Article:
Doctrine of Stare Decisis in India

Application of principle of Binding Precedent on court of record.

A court of record is bound to follow its own record i.e. its previous decision on the subject. But how far this principle can go? Can a court not change it’s view even if it is erroneous or has become perverse in the course of time?

In England, the Court of Appeal has imposed upon its power of review of earlier precedents a limitation, subject to certain exceptions. The limitation thus accepted is that it is bound to follow its own decisions and those of courts of Co-ordinate jurisdiction, and the “full” Court is in the same position in this respect as a division Court consisting of three members. The only exceptions to this rule are: (1) the Court is entitled and bound to decide which of the two conflicting decisions of its own it will follow; (2) the Court is bound to refuse to follow a decision of its own which, though not expressly overruled, cannot, in its opinion stand with a decision of the House of Lords; and (3) the Court is not bound to follow a decision of its own, if it is satisfied that the decision was given per incuriam, e.g., where a Statute or a rule having statutory effect which would have affected the decision was not brought to the attention of the earlier Court.

Supreme Court of India in it’s the first recorded instance being called upon to consider whether it could overrule an earlier decision rendered by it. After referring to Doctrine of Stare Decisis and English laws leaning in favour of Doctrine and practice of USA Supreme Courts in American law on the subject, it ruled: Continue reading “Doctrine of Stare Decisis in India”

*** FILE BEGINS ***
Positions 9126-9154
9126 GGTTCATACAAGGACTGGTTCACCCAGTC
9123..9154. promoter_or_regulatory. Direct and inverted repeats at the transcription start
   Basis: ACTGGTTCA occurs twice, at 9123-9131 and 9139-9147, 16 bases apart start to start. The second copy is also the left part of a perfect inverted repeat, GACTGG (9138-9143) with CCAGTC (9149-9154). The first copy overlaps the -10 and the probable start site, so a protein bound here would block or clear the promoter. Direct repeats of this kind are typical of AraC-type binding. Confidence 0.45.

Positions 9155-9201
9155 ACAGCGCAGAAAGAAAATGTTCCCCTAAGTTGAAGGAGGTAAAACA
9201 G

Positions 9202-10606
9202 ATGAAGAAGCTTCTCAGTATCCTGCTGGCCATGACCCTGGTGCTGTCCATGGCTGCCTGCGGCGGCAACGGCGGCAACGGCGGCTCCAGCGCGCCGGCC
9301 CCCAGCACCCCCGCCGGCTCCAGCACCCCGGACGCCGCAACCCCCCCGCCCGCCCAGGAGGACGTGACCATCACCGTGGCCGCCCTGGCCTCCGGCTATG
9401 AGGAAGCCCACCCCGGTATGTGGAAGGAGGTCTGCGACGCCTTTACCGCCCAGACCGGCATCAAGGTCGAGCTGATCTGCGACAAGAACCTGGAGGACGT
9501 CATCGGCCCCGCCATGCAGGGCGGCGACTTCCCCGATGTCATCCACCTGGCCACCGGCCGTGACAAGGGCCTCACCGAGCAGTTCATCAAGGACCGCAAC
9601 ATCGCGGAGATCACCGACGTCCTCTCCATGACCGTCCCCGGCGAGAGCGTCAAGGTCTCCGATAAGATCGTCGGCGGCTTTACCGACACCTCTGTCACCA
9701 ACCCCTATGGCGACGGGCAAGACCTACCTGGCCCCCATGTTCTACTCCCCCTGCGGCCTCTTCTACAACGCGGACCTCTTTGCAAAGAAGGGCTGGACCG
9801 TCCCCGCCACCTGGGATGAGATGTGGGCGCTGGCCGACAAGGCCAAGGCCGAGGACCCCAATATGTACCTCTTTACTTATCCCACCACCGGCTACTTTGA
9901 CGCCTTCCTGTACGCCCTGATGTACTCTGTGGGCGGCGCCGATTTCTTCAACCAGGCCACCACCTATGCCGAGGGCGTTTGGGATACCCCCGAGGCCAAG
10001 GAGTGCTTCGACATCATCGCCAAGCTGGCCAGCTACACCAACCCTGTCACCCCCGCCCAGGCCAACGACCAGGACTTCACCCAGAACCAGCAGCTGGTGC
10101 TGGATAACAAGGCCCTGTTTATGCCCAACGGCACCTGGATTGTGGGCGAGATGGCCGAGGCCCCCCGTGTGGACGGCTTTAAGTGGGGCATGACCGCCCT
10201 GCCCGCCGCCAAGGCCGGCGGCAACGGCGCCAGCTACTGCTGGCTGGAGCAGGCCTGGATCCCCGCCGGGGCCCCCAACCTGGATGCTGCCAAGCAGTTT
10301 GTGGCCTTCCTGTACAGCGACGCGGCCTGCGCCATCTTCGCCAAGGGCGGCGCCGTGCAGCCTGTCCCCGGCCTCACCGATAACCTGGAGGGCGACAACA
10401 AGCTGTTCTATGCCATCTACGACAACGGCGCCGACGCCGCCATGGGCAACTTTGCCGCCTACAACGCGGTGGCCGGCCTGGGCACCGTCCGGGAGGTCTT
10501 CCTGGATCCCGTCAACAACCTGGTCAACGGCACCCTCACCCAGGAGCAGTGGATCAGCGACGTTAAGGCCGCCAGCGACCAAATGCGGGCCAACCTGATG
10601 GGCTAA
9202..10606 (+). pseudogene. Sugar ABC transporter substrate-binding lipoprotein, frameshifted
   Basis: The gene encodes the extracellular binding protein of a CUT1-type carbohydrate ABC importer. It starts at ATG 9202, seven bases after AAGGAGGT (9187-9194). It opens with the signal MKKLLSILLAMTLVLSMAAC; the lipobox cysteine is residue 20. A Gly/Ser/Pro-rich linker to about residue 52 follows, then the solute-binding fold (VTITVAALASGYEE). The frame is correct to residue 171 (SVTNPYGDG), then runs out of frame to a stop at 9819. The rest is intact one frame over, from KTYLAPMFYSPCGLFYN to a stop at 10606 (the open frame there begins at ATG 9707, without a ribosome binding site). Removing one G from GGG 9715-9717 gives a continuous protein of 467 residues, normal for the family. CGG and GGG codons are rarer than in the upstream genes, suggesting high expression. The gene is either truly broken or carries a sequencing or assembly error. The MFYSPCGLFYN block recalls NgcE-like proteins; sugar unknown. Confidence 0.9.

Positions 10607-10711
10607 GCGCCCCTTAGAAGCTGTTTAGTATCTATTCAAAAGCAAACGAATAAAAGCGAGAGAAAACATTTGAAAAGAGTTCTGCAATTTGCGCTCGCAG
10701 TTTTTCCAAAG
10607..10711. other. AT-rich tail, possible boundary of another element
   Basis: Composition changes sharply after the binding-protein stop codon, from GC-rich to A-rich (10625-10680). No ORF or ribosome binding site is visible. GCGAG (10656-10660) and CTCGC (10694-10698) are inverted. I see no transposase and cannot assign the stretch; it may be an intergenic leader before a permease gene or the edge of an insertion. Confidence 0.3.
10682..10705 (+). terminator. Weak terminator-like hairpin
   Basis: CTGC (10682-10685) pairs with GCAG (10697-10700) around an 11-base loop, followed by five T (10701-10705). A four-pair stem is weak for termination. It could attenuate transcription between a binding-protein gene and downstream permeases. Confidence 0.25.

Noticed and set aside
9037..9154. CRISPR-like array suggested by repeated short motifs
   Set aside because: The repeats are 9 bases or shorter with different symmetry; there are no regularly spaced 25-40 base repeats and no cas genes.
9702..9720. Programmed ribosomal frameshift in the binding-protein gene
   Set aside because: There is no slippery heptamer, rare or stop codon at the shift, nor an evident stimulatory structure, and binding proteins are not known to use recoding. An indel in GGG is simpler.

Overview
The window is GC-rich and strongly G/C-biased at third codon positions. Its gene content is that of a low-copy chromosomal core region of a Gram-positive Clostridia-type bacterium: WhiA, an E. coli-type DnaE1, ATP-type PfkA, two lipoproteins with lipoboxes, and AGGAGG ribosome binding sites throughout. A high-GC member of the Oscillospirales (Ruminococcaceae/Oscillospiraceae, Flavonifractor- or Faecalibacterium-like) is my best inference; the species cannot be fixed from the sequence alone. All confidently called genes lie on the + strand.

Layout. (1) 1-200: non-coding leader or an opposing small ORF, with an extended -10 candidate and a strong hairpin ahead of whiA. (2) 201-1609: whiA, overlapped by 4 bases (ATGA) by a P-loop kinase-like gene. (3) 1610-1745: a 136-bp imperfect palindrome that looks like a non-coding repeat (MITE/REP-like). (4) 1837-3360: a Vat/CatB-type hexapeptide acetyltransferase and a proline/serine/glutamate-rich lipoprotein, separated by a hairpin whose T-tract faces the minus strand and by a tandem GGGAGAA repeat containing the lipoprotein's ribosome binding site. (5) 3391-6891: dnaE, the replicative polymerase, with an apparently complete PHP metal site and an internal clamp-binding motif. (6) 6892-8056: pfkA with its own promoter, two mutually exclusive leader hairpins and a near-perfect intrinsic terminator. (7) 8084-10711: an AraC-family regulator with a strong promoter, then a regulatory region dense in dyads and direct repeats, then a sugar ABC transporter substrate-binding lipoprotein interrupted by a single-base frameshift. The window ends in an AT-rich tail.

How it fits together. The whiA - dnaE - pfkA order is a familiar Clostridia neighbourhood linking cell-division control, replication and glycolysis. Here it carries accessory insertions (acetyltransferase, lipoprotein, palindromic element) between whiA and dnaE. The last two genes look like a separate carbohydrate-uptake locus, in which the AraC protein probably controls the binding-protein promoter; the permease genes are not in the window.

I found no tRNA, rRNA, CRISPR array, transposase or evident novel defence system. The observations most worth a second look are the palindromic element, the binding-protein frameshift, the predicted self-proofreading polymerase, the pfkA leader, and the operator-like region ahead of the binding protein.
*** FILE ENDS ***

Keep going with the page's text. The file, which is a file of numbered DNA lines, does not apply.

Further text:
Precedent in House of Lords – Practice Statement of 1966.

Practice Statement 1966 – House of Lords




  ‘Before judgments are delivered today, I wish to make the following statement on behalf of myself and the Lords of Appeal in Ordinary:

  “Their Lordships regard the use of precedent as an indispensable foundation upon which to decide what is the law and its application to individual cases It provides at least some degree of certainty upon which individuals can rely in the conduct of their affairs, as well as a basis for orderly development of legal rules.

  “Their Lordships nevertheless recognise that too rigid adherence to precedent may lead to injustice in a particular case and also unduly restrict the proper development of the law. They propose therefore to modify their present practice and, while treating former decisions of this House as normally binding, to depart from a previous decision when it appears right to do so.

  “In this connection they will bear in mind the danger of disturbing retrospectively the basis on which contracts, settlements of property and fiscal arrangements have been entered into and also the especial need for certainty as to the criminal law.

  “This announcement is not intended to affect the use of precedent elsewhere than in this House.”‘

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